Awareness education is crucial to preparing your children to deal with problematic or potentially dangerous or abusive situations. It's important that parents educate their children about these matters, so that the children have the tools they need to respond to potential threats. Many schools provide instruction on child protection, but even if your children receive this instruction elsewhere, it's recommended that parents also reinforce this education in the home.

Instructing your children on child safety matters provides an opportunity to foster good communication on topics that might be sensitive for them, and to reassure them that they can and should confide in you about any questionable situation that they may encounter when not under your direct supervision. The point of this instruction is not to foster fear, but rather to educate children to discern and avoid dangerous situations, just as we teach them road safety, fire safety, or water safety.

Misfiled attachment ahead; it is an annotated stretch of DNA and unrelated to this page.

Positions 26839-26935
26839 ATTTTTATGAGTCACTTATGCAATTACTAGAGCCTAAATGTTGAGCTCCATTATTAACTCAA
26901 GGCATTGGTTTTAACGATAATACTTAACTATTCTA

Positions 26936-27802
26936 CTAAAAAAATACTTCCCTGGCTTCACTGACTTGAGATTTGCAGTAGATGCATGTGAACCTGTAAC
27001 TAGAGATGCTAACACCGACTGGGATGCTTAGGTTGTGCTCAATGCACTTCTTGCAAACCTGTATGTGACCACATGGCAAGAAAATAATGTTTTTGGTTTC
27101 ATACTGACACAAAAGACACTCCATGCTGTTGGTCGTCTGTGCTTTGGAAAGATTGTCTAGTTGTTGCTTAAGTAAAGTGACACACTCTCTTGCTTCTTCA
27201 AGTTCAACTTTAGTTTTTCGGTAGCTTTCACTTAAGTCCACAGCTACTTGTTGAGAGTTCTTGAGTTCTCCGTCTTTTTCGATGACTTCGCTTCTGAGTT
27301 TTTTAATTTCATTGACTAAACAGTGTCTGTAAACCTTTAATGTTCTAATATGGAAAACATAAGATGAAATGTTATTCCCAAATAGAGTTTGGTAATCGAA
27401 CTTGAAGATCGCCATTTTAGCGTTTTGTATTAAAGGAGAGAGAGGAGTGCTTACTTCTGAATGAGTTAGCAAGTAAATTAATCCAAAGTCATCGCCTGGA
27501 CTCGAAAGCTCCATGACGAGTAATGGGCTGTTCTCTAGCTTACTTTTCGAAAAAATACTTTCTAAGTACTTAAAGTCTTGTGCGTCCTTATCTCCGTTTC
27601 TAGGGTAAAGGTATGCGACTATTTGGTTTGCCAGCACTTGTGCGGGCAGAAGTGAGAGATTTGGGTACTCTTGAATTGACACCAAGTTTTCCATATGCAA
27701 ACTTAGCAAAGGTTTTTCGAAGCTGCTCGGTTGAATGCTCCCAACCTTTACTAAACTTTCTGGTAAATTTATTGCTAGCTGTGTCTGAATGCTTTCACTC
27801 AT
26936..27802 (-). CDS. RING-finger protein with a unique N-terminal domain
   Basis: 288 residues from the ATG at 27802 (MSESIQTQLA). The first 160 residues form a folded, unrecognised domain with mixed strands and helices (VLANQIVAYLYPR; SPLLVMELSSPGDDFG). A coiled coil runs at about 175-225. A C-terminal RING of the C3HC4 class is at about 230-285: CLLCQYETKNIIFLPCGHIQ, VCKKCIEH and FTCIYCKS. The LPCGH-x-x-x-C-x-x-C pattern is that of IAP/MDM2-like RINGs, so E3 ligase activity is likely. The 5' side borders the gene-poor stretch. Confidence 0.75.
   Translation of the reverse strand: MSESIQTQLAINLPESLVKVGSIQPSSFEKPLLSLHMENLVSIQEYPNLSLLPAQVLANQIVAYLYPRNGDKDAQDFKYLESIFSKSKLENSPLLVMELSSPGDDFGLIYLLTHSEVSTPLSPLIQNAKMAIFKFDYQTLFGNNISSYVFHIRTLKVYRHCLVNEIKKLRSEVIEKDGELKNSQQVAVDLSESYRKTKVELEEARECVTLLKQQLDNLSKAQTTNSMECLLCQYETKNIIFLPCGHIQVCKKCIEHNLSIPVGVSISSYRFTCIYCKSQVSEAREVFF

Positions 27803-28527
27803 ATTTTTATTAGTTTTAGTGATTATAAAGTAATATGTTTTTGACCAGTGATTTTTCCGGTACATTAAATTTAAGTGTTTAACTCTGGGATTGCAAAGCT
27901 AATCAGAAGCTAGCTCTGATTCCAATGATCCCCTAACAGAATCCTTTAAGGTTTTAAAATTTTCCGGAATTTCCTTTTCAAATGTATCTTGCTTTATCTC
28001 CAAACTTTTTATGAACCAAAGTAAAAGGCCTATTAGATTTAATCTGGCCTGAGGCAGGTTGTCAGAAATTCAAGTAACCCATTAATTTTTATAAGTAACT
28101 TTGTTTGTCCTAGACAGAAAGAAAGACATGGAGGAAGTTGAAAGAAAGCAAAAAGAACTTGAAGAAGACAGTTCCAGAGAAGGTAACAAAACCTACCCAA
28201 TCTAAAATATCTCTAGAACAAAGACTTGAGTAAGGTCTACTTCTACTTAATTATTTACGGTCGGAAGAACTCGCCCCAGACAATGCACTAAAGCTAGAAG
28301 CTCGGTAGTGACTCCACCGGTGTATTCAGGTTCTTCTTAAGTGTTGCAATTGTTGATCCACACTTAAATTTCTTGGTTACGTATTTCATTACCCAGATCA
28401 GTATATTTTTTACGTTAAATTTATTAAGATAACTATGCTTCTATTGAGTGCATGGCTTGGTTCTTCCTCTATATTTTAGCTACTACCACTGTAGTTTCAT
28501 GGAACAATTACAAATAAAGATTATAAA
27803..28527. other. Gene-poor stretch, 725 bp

You can find researched materials geared to educating children and parents regarding potentially abusive behavior on the Parenting site, which provides information and publications to educate your children about stranger awareness and sex abuse prevention. There are also many good publications and other resource materials available on this topic on the Internet or in public libraries that you can avail yourselves of. Educating your children empowers them to discern and avoid risky or potentially harmful situations and to communicate with you about any questions or concerns they may have.

(Maria:) Protecting your children spiritually, physically and emotionally is certainly one of your parental duties. It's part of your God-given responsibility to nurture and raise your children, and especially when they are young, they do need sheltering from some things. You are meant to stand between them and danger. You are meant to protect and shield your children from the evils of the world. That's part of your job as a parent.…

[P]art of helping them to grow and mature is preparing them to stand on their own, teaching them how to make the right choices in a variety of situations. … Since it's not realistic to entirely shelter your children, the sooner you can teach them how to be discerning and make the right decisions on their own, the safer they will be and the better prepared they will be for the decisions they alone can make.